News & Updates

The Subtle ART of Leave No Trace During the Government Shutdown

Ailsa Walsh - January 14, 2019

What to do when you see less than Leave No Trace happening in national parks while park staff isn’t present.

January 14, 2017: Boulder, CO. The government shutdown has garnered the unfortunate distinction of being the longest in American history, and it’s time to get serious about not only our national parks but all of the federally designated public lands in the country. The situation is now grave with compromised wildlife, human waste littering parks and long-term, sad issues such as the theft and destruction of natural resources.  In California’s Joshua Tree National Park alone, reports of people senselessly chopping down Joshua trees, creating paths for off-roading as well as widespread vandalism has made national news.

Photo: Win McNamee: Getty Images

Many want to help. While 85% of park and public land staffs remain furloughed, organized efforts to clean up these areas remain localized. One thing that everyone can do is to practice a Leave No Trace skill called “Authority of the Resource” or ART, when it seems like a safe and potentially productive solution. Learn more about Authority of the Resource if visits to federally managed lands are in your plans during the shut down.

Also, please consider our most pressing important recommendations for the duration of the shutdown:

  1. Develop a Plan B: Choose an alternative to national parks and other federal lands if at all possible. The country has many vast and sweeping state parks and municipal lands, many adjacent or nearby. So if you can, give our national lands a breather.
  2. Pack It Out: Plan ahead and prepare takes on an elevated meaning during the shutdown. Make sure that you equip yourself with extra bags for any potential trash that you generate and plan to remove all of it from the park. Pack out trash left behind by others to lessen potential impacts on wildlife, waterways, and the environment in general.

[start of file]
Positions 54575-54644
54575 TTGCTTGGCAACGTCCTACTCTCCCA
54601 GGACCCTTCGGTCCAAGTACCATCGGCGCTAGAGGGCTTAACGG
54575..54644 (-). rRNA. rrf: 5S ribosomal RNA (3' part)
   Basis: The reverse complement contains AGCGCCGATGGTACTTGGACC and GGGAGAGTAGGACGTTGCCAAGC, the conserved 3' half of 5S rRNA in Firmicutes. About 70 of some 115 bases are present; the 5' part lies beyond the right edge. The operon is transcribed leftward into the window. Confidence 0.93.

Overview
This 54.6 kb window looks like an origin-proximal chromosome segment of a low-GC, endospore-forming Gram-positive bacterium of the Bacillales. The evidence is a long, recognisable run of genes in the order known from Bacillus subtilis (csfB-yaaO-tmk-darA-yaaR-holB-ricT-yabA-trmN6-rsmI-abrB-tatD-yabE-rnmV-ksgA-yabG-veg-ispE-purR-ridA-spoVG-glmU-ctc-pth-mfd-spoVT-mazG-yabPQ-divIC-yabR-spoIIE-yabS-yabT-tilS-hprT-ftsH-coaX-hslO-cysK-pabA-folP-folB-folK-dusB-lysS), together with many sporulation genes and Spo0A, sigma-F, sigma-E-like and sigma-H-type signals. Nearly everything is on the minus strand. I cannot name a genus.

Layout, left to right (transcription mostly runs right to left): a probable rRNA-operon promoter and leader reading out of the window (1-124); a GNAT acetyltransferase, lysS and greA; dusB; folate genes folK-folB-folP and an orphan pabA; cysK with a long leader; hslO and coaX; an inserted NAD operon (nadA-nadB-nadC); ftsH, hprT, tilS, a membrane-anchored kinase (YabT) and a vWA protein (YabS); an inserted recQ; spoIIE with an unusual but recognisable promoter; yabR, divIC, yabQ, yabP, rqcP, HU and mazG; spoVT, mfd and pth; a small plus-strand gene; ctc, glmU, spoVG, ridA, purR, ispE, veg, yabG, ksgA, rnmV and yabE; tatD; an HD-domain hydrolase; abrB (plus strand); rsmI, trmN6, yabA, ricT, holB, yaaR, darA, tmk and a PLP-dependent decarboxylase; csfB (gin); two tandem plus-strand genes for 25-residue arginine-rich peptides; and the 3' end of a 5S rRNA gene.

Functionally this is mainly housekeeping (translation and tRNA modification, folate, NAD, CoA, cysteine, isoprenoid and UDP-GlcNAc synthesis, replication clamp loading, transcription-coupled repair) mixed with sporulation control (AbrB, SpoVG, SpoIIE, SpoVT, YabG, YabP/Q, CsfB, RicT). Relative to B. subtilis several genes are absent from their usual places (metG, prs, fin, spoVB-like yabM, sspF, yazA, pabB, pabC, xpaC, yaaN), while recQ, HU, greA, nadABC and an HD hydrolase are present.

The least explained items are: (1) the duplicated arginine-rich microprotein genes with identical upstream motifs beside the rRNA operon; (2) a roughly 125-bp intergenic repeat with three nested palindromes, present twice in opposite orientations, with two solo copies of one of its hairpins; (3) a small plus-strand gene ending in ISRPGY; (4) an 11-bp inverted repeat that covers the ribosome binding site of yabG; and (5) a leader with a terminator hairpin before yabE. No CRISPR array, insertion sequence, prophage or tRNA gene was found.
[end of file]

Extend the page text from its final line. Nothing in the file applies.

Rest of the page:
3. It’s Time To Try: Given that many restroom facilities on federal lands are closed or already compromised, the use of biodegradable, disposable toilet-in-a-bag-type products is essential. Even if it has never been in your repertory, this is a tremendously important commitment you must make to protect wildlife, water sources and fellow users. Contact your local outdoor retailer and ask if they have Restop, Clean Waste, Biffy Bags or comparable products so you can pack out your human waste.
  4. Share Well With Others: With a lack of critical personnel on site at areas, many visitors will not receive important Leave No Trace information they would otherwise absorb from rangers. Share Leave No Trace far and wide with those around you. You may find that people are very receptive to hearing from you during the shutdown.

Most importantly, if you are enjoying federal lands, do so with a gentle touch. All of us here at Leave No Trace hope, for the sake of our beloved outdoors, that the shutdown ends soon. If it continues, we will share more information with you about efforts to help by our thousands of passionate members and partners. We will also continue to bring you the best Leave No Trace information to help you make good decisions about enjoying our shared lands responsibly during this precarious time.


Let’s protect and enjoy our natural world together

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